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It has generally been assumed that two other perspective plans were derived from the same original. One, mentioned by de Rossi in the Bull. Com. Arch. di Roma for 1891 (p. 336, No. 7 in footnote),7 is of somewhat later date. More important for our study is the other, which was published with an excellent plate by F. Gregorovius in the Memorie dell' Accademia dei Lincei, Ser. III, vol. xi (1883), pp. 203-212. In this plan,

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6 In the perspective plan reproduced in Pl. IV of de Rossi's Piante, dated in 1474, the two bridges are accompanied by the legends pons Milius (for Milvius) and Salarius pons.

7" Miniatura della metà in circa del secolo xv nel codice della biblioteca del Re in Torino."

8 "Io la [nuova prospettiva] rinvenni," writes Gregorovius, "pochi mesi fa, in un codice italiano dipinto con acquerelli da Leonardo da Besozzo, ossia di Bisuccio, miniatore milanesi, il quale fiorì nello scorcio del XIV, e nella prima

dated about 1400, the circular form is abandoned in favor of a rectangle, but the line of the walls in the main follows the scheme indicated in the two circular plans. The Tiber has all but disappeared from the foreground, and in the space thus gained we see the wolf with the twins, whose names are given in the legend as Romulus and Remulus. Here, however, the pictorial element has gained on the topographical; the buildings are on a larger scale, and are crowded together. As usual, both pagan and Christian structures are represented.

Notwithstanding the probable use of the circular form in the original of the perspective plans of the group just mentioned, not even a remote resemblance can be traced to the oval design of our miniature. Devoid of close resemblance, also, are two later miniatures which are closely related to each other and are found at the beginning of two manuscripts of St. Augustine's De Civitate Dei. In introducing the treatise on the heavenly city the illuminators wished to give a glimpse of the City of God on earth. One manuscript is in Paris (Bibliothèque Sainte-Geneviève, No. CC. 12), and contains both the date 1459 and the name of the artist; the other is in the Vatican Library (Cod. Regin. 1882) and was written about the same time.10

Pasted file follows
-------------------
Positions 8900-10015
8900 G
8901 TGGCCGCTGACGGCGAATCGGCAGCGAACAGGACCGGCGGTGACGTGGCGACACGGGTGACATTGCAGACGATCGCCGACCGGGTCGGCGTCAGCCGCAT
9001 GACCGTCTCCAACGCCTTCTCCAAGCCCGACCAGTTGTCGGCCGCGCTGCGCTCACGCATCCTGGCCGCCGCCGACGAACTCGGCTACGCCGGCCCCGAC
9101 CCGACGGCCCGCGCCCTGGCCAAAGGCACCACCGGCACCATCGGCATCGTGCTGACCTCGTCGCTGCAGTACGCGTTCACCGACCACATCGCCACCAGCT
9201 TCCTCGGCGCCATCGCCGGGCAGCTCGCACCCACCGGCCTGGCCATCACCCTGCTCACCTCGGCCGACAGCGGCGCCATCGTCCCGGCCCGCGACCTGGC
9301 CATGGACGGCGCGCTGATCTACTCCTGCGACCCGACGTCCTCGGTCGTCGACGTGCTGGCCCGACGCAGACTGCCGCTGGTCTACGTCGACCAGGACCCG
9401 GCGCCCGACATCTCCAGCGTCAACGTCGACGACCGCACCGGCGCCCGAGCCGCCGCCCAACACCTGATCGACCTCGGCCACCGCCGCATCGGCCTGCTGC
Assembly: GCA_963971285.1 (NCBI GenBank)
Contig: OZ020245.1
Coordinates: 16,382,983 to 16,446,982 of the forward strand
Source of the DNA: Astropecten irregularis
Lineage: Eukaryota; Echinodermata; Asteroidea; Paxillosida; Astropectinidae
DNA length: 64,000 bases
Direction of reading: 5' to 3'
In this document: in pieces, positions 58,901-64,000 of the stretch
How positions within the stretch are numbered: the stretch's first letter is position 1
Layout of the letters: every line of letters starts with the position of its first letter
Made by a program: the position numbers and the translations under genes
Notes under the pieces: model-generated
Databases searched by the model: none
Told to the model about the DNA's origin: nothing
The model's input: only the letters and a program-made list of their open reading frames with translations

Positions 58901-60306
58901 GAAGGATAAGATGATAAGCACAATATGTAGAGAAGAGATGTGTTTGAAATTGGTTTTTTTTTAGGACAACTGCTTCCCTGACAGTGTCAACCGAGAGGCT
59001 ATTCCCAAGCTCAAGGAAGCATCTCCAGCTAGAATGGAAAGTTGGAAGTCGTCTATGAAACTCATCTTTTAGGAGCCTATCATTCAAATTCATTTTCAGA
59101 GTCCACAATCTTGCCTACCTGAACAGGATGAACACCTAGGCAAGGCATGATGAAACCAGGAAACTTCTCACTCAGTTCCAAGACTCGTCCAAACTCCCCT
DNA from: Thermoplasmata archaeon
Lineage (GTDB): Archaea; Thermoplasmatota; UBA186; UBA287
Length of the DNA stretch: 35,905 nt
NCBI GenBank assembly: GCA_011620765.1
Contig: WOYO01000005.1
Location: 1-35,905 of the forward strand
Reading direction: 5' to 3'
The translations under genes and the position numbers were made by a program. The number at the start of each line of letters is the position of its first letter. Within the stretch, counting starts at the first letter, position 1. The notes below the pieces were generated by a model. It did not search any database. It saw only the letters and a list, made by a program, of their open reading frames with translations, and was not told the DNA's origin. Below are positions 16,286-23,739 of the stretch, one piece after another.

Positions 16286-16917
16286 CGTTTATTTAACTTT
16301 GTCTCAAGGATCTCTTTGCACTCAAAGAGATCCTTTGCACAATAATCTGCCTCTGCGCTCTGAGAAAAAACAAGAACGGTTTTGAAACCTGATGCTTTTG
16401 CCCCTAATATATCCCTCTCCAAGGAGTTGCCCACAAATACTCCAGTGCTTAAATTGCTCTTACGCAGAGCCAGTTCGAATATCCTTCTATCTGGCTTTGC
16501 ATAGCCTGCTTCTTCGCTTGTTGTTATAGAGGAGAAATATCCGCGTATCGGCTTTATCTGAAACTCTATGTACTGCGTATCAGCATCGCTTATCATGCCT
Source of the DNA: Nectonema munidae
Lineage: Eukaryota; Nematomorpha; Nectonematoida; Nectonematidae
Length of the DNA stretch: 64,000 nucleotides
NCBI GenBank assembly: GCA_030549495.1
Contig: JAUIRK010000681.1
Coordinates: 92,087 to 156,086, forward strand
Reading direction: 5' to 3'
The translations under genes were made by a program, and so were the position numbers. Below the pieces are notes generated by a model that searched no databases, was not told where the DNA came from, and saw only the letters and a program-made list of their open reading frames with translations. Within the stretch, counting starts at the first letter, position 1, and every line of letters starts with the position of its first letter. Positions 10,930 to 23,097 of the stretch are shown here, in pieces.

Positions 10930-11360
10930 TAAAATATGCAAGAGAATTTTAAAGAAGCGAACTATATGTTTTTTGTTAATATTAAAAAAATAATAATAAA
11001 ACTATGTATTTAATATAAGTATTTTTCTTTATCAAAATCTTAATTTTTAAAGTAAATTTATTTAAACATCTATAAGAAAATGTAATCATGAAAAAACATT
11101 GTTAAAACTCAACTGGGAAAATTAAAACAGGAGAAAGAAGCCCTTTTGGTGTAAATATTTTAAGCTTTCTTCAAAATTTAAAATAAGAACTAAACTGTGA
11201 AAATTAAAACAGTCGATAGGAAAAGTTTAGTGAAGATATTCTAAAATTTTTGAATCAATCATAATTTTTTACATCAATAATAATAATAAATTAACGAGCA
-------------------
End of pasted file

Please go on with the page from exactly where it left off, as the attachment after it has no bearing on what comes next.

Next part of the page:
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In the picture map of the Vatican manuscript the point of view, as usual, is north; and in this miniature Father Ehrle distinguished and identified some twenty monuments, more than twice the number that can be seen in our picture map. On the other hand, in our miniature (Plate IV) the Tiber is more artistically, if not more truthfully represented.

In the foreground of our miniature is the Mulvian Bridge, conventionalized, to be sure, but indubitable. And the

metà del XV secolo. Il preziosissimo codice fece parte della biblioteca di Carlo Morbio di chiar. memoria, e mi venne presentato a Monaco di Baviera."

9 A. Geffroy, Une Vue inédite de Rome en 1459, published in Mélanges G. B. De Rossi, Supplément aux Mélanges d'Archéologie et d'Histoire, École française de Rome, XII (1892), 361 ff.